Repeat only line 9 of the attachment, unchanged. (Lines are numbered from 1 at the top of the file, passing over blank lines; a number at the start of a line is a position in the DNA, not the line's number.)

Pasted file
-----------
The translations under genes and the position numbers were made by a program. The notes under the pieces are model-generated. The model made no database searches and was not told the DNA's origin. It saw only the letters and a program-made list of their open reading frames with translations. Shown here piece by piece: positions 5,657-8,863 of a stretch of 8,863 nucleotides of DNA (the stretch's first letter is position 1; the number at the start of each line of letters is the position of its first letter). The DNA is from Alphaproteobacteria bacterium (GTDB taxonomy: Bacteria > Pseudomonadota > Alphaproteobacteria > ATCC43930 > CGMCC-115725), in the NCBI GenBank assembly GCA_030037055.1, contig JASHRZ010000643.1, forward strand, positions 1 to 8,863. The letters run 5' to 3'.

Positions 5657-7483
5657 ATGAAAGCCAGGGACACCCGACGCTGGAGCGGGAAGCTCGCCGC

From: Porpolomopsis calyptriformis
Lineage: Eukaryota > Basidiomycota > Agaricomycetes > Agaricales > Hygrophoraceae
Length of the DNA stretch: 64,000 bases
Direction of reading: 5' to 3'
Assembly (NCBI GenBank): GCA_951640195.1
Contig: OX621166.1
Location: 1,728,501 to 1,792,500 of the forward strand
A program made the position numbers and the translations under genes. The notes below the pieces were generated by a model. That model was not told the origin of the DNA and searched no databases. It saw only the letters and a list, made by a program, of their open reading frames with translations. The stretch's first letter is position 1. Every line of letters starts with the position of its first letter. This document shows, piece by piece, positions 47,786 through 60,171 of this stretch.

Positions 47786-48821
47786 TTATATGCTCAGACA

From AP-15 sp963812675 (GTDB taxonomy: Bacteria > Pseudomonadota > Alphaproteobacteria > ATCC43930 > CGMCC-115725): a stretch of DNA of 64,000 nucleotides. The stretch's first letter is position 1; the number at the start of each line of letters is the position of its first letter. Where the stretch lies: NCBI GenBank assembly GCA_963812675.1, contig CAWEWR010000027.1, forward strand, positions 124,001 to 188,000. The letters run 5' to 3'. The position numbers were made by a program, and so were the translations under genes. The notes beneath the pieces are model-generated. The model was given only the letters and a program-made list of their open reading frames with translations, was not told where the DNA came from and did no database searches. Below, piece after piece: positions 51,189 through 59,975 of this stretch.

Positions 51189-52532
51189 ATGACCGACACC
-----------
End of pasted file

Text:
Contig: OX621166.1